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American National Property & Casualty Co. v. Terwillinger


February 7, 2007


The opinion of the court was delivered by: Ambrose, Chief District Judge.


An insurance carrier and insured have filed Cross-motions for Summary Judgment on the issue of whether the insured is entitled to underinsured motorist coverage for an accident sustained when his motorcycle skidded on road debris that he contends was either deposited by, or kicked up by, another vehicle. I find that the clear and unambiguous language of the policy requires the denial of coverage. His injuries were caused by road debris and did not result from the ownership, maintenance or use of a vehicle.


On August 16, 2004, Tim Terwillinger ("Terwillinger") was operating a motorcycle when the motorcycle skidded on some loose gravel. Terwillinger crashed and sustained severe injuries. His was the only motor vehicle involved in the accident. At the time, his motorcycle was covered by Policy No. 37-A-Y71-991 issued by American National Property & Casualty ("ANPAC"). Terwillinger demanded underinsured motorist coverage ("UIM") on the policy. ANPAC initiated this action for declaratory judgment regarding the availability of UIM.

Both parties have filed Cross-Motions for Summary Judgment. See Docket Nos. 13 and 16. ANPAC argues that Terwillinger's injuries were caused by road debris. In support of this assertion, ANPAC directs this Court's attention to Terwillinger's suit against Penn DOT in the Court of Common Pleas of Beaver County, Pennsylvania at No, 11371-2005, in which he states that the accident was caused by Penn Dot's negligence with respect to the repair of the road. See Docket No. 15-1.*fn1 Terwillinger counters that even if road debris played a role in the accident, that road debris was deposited by a Penn Dot vehicle or was kicked up by an unidentified vehicle and therefore his accident was caused by a vehicle.

For the reasons set forth below, I find that Terwillinger is not entitled to recover UIM benefits.

Standard of Review

Summary judgment may only be granted if the pleadings, depositions, answers to interrogatories and admissions on file, together with any affidavits, show that there is no genuine issue as to any material facts and that the moving party is entitled to judgment as a matter of law. Fed. R. Civ. P. 56(c). A fact is material when it might affect the outcome of the suit under the governing law. Anderson v. Liberty Lobby, Inc., 477 U.S. 242, 248 (1986). Rule 56 mandates the entry of judgment, after adequate time for discovery and upon motion, against the party who fails to make a showing sufficient to establish the existence of an element essential to that party's case, and on which that party will bear the burden of proof at trial. Celotex Corp. v. Catrett, 477 U.S. 317, 322 (1986).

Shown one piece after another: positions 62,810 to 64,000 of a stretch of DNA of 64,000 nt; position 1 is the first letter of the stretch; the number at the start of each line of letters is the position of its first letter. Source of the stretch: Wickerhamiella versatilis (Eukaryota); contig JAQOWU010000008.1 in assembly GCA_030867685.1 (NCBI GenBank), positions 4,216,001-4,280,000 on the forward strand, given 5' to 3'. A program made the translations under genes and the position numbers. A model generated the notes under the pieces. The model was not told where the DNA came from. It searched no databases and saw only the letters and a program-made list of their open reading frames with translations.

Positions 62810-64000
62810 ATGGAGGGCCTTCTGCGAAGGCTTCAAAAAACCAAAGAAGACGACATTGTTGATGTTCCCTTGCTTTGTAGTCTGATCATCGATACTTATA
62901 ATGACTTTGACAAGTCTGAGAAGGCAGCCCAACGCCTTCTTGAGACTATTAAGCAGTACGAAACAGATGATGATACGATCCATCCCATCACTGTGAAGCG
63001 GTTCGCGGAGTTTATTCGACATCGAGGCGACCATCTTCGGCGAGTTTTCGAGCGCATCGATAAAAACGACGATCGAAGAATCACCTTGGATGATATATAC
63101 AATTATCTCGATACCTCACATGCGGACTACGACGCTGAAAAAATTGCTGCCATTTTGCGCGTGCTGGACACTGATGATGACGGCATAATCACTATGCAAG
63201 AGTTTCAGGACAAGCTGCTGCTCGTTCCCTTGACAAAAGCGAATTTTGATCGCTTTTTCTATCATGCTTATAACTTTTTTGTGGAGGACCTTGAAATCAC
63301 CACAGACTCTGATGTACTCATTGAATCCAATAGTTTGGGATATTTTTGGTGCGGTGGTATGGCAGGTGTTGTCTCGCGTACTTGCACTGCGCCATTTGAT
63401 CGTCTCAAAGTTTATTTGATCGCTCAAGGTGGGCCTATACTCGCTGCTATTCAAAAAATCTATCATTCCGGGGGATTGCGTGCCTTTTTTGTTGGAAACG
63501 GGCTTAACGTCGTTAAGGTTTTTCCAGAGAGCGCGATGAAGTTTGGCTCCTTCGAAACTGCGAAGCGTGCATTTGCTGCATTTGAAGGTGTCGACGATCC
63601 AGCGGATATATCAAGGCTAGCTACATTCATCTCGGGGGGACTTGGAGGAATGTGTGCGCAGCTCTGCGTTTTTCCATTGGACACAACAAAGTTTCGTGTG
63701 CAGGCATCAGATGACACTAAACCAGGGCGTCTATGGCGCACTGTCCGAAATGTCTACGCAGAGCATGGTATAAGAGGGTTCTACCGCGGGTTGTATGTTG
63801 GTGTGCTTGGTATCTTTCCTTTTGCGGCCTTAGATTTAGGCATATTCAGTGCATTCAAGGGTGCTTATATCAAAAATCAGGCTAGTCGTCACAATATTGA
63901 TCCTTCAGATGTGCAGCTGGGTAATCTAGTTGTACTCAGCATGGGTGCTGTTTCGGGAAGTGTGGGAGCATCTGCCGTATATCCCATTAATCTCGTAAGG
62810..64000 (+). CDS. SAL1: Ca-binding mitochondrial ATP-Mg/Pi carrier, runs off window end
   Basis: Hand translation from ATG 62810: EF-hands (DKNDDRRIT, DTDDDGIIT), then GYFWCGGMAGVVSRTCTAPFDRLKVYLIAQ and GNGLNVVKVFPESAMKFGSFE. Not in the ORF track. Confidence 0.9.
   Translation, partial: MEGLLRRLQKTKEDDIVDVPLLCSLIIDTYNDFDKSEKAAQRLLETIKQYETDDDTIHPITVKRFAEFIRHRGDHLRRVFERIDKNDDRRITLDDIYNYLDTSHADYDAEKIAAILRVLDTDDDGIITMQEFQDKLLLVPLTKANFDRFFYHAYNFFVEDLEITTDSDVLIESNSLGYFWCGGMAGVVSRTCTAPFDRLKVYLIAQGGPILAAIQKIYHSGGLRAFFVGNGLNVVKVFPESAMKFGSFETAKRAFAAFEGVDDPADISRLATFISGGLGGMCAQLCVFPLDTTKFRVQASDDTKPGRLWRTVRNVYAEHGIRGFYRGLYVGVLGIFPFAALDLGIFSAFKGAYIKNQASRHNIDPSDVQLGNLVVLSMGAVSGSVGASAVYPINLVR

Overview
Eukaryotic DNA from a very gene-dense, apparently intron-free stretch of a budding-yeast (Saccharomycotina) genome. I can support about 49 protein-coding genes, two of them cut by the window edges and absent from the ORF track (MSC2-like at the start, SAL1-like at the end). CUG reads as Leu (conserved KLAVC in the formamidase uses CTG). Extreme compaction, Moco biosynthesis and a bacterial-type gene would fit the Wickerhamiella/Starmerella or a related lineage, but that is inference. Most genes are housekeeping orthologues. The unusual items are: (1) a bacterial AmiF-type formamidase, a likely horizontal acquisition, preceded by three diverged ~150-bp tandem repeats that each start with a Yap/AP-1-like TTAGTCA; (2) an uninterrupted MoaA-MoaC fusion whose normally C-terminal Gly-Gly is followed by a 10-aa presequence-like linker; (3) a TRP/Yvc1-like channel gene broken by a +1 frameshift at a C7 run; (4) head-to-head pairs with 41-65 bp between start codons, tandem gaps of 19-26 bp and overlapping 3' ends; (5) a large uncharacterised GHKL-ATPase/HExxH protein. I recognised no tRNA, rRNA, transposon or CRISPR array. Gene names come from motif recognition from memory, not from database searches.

In considering a motion for summary judgment, the Court must examine the facts in the light most favorable to the party opposing the motion. International Raw Materials, Ltd. v. Stauffer Chemical Co., 898 F.2d 946, 949 (3d Cir. 1990). The burden is on the moving party to demonstrate that the evidence is such that a reasonable jury could not return a verdict for the nonmoving party. Anderson, 477 U.S. at 248. Where the non-moving party will bear the burden of proof at trial, the party moving for summary judgment may meet its burden by showing that the evidentiary materials of record, if reduced to admissible evidence, would be insufficient to carry the non-movant's burden of proof at trial. Celotex, 477 U.S. at 322. Once the moving party satisfies its burden, the burden shifts to the non-moving party, who must go beyond its pleadings, and designate specific facts by the use of affidavits, depositions, admissions, or answers to interrogatories showing that there is a genuine issue for trial. Id. at 324.


"The basic principles of law governing insurance policy interpretation are well-settled in Pennsylvania." Regents of the Mercersburg College v. Republic Franklin Insurance Co., 458 F.3d 159, 171 (3d Cir. 2006), citing, E. Associated Coal Corp. v. Aetna Cas. & Surety Co., 632 F.2d 1068, 1075 (3d Cir. 1980). "The goal of interpreting an insurance policy, like the goal of interpreting any other contract, is to determine the intent of the parties. It begins where it must - the language of the policy." Mercersburg College, 458 F.3d at 172, citing, Madison Constr. Co. v. Harleysville Mut. Ins. Co., 557 Pa. 595, 735 A.2d 100, 106 (1999). "Where a provision of a policy is ambiguous, the policy provision is to be construed in favor of the insured and against the insurer, the drafter of the agreement. Where, however, the language of the contract is clear and unambiguous, a court is required to give effect to that language." Mercersburg College, 458 F.3d at 172, quoting, Gene & Harvey Builders v. Pa. Mfrs. Ass'n., 512 Pa. 420, 517 A.2d 910, 913 (1986).

With these principles in mind, I turn to the policy language at issue. The ANPAC policy provides the following with respect to UIM coverage:

We will pay damages for bodily injury which an insured person is legally entitled to recover from the owner or operator of an underinsured motor vehicle. The bodily injury must be caused by the accident and result from the ownership, maintenance, or use of the vehicle.